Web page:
abstract = "Induced pluripotent stem (iPS) cells represent a powerful source for cell-based tissue regeneration because they are patient-specific cells and can differentiate into specialized cell types. Previously, we have demonstrated the derivation of neural crest like cells from iPS cells (iPS-NCLCs), and these cells have the potential to differentiate into dental mesenchymal cells, which subsequently differentiate into odontoblasts and dental pulp cells. In this study, we show that iPS-NCLCs can differentiate into mesenchymal stem cells (iPS-NCLC-MSCs), which contribute to craniofacial bone regeneration. iPS-NCLCs were cultured in serum-containing media and differentiated into functional MSCs, as confirmed by expression MSC markers and their ability to differentiate into osteoblasts, adipocytes, and chondrocytes in vitro. iPSNCLC- MSCs were negative for markers of undifferentiated iPS cells and did not develop into teratomas when transplanted to immunodeficient mice. Further, iPS-NCLC-MSCs grew normally and differentiated into osteoblasts on hydroxyapatite scaffolds in vitro. To assess the potential of iPS-NCLC-MSCs to regenerate craniofacial bone in vivo, iPS-NCLC-MSCs were transplanted into critical-size calvarial defects in immunodeficient mice for 8 weeks. Histological analysis revealed that iPS-NCLC-MSCs differentiated into osteoblasts and contributed to bone regeneration without tumor formation. These results indicate that iPS-NCLC-MSCs could be a potential candidate for cell-based craniofacial bone tissue repair and regeneration.",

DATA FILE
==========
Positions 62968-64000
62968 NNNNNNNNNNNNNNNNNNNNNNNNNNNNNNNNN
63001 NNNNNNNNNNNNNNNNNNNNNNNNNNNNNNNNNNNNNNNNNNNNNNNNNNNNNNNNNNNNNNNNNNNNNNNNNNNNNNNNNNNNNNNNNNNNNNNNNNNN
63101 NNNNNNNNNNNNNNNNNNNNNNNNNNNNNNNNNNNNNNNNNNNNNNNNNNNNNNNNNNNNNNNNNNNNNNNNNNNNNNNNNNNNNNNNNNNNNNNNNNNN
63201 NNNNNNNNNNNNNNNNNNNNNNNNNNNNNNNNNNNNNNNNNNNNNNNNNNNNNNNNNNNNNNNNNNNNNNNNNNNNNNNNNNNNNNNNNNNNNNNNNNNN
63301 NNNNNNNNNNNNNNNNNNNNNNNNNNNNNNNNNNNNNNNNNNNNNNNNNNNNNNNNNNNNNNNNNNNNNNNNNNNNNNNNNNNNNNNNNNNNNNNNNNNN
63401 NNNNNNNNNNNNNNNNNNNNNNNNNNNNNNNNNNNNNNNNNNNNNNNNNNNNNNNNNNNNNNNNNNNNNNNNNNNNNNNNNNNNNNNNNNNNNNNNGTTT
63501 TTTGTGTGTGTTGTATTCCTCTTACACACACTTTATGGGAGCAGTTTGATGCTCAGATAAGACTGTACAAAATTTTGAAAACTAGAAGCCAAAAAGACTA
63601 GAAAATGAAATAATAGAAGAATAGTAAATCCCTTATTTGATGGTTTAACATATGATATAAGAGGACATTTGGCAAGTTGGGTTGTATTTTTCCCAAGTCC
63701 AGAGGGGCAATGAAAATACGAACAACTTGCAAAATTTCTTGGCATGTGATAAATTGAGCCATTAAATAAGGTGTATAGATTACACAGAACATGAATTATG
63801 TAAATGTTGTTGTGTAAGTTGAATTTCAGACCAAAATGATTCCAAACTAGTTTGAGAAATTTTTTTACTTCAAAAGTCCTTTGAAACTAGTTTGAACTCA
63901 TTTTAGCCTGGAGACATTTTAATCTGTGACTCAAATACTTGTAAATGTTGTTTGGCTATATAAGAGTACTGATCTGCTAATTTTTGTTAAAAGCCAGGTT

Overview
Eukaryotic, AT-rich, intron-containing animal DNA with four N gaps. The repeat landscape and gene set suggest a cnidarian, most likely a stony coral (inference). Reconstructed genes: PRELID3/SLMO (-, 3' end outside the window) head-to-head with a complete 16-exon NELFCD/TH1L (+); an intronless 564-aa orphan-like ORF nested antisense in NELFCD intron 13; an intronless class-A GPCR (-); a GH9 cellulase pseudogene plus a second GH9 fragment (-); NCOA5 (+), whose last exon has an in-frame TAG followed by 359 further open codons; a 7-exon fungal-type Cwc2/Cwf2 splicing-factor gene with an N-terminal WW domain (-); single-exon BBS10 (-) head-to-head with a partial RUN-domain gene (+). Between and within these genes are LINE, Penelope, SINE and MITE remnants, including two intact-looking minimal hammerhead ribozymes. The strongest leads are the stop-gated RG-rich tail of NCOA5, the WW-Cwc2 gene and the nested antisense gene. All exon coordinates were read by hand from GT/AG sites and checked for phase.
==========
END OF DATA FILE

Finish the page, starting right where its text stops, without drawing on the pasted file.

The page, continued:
author = "Kazuko Kikuchi and Tomoyuki Masuda and Naoki Fujiwara and Akiyoshi Kuji and Hiroyuki Miura and Hansung Jung and Hidemitsu Harada and Keishi Otsu",
year = "2018",
month = "1",
day = "1",
doi = "10.2485/jhtb.27.1",
language = "English",
volume = "27",
pages = "1--10",
journal = "Journal of Hard Tissue Biology",
issn = "1341-7649",
publisher = "Society of Hard Tissue Regenerative Biology",
number = "1",

}

Kikuchi, K, Masuda, T, Fujiwara, N, Kuji, A, Miura, H, Jung, H, Harada, H & Otsu, K 2018, 'Craniofacial bone regeneration using iPS cell-derived neural crest like cells', Journal of Hard Tissue Biology, vol. 27, no. 1, pp. 1-10. https://doi.org/10.2485/jhtb.27.1

Craniofacial bone regeneration using iPS cell-derived neural crest like cells. / Kikuchi, Kazuko; Masuda, Tomoyuki; Fujiwara, Naoki; Kuji, Akiyoshi; Miura, Hiroyuki; Jung, Hansung; Harada, Hidemitsu; Otsu, Keishi.

In: Journal of Hard Tissue Biology, Vol. 27, No. 1, 01.01.2018, p. 1-10.

Research output: Contribution to journalArticle

TY - JOUR

T1 - Craniofacial bone regeneration using iPS cell-derived neural crest like cells

AU - Kikuchi, Kazuko

AU - Masuda, Tomoyuki

AU - Fujiwara, Naoki

AU - Kuji, Akiyoshi

AU - Miura, Hiroyuki

AU - Jung, Hansung

AU - Harada, Hidemitsu

AU - Otsu, Keishi

PY - 2018/1/1

Y1 - 2018/1/1